Now that the 2019 NFL Draft is underway, and the roster heading into the offseason is close to finalized—though always fluid—it’s time to take stock of where the Pittsburgh Steelers stand. Specifically where Steelers players stand individually based on what we have seen happen over the course of the past few months.
A stock evaluation can take a couple of different approaches and I’ll try to make clear my reasonings. In some cases it will be based on more long-term trends, such as an accumulation of offseason activity. In other instances it will be a direct response to something that just happened. So we can see a player more than once over the course of the summer as we head toward training camp.
Player: RB Jaylen Samuels
Stock Value: Up
This one is pretty conditional, as it hinges on the notion of the coaching staff actually following through with something that they spend time toying with in the offseason. And I think you know that most concept die long before they hit the practice field during the regular season. Even things they run throughout the preseason are discarded once the scoreboard starts to mean something.
One thing the coaching staff spent time playing around with during the first week of OTAs, though, was with the two-back set, with James Conner and Jaylen Samuels on the field together. And I do think that there are few reasons to believe this could be a more serious experimentation than others in the past.
For one thing, in contrast to Le’Veon Bell and DeAngelo Williams, Conner and Samuels have a more clearly individuated skill set that could complement one another. Another big one for me is simply the fact that Antonio Brown is gone. I could see a ‘see what sticks’ approach taken in the aftermath of figuring out what to do with all those extra targets and snaps.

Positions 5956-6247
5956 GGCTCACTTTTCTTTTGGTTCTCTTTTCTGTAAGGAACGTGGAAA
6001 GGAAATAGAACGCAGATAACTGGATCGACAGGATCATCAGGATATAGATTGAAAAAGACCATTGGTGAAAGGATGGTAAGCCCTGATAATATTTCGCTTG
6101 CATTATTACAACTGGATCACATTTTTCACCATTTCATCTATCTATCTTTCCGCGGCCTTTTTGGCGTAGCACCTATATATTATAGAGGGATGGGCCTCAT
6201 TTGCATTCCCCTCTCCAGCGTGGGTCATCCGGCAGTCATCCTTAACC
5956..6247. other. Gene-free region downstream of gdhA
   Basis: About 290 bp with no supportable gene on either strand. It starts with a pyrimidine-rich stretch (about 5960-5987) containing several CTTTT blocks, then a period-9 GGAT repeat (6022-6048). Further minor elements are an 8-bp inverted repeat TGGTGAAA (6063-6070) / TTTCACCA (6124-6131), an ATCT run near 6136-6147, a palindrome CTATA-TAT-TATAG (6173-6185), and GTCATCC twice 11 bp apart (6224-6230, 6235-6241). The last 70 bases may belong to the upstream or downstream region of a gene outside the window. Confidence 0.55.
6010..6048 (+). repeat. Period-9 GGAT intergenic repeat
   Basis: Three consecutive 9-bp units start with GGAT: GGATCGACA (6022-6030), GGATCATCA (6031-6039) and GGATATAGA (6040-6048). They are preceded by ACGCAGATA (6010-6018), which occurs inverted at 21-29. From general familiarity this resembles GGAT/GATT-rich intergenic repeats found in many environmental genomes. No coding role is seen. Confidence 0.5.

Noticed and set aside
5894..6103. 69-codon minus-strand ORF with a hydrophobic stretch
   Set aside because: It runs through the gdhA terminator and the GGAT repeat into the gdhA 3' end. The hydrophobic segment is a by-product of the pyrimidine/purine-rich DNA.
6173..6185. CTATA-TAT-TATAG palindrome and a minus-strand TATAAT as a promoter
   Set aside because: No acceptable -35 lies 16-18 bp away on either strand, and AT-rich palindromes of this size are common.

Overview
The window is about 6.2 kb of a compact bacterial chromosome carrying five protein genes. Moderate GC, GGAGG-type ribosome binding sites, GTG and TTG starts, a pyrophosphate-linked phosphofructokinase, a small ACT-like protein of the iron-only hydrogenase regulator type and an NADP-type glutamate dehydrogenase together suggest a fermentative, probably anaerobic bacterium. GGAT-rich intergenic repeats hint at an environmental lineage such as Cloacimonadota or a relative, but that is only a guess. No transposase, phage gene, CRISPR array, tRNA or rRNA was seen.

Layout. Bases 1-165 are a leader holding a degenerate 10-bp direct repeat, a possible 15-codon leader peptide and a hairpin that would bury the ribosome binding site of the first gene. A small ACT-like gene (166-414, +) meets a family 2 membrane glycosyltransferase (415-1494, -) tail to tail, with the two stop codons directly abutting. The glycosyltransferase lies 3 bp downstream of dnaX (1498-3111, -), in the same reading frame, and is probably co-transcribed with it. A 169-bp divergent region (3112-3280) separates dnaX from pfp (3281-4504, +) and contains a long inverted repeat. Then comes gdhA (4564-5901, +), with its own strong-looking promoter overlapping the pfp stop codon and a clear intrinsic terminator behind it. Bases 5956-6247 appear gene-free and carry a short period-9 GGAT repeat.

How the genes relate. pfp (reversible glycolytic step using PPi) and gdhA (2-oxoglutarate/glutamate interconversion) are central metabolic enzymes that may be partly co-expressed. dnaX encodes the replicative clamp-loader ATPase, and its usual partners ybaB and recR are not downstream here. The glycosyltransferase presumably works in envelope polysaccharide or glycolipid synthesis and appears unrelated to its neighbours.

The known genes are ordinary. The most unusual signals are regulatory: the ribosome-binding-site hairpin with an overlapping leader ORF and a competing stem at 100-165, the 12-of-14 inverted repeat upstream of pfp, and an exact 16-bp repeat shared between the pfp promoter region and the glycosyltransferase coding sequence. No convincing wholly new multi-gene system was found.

Then there’s Randy Fichtner himself. He’s going into just his second season as offensive coordinator and as such is still developing his identity in that regard. One thing that he did show in his first season in that role is his willingness to toy with a concept and stick to it. The four-receiver set became a legitimate staple of the offense from the start of the season until late—when it was replaced with five-receiver sets after Eli Rogers was promoted from the Physically Unable to Perform List.
In my opinion, the biggest thing regarding whether or not this is going to be used is simply whether or not it’s effective when they try it. If it works, they keep doing it. If not, they stop it. But I also think it’s an indication of their desire to get Samuels some extra snaps. That’s something that even Mike Tomlin talked about during the preseason last year, when he was still behind Stevan Ridley and they didn’t know Le’Veon Bell wouldn’t be showing up.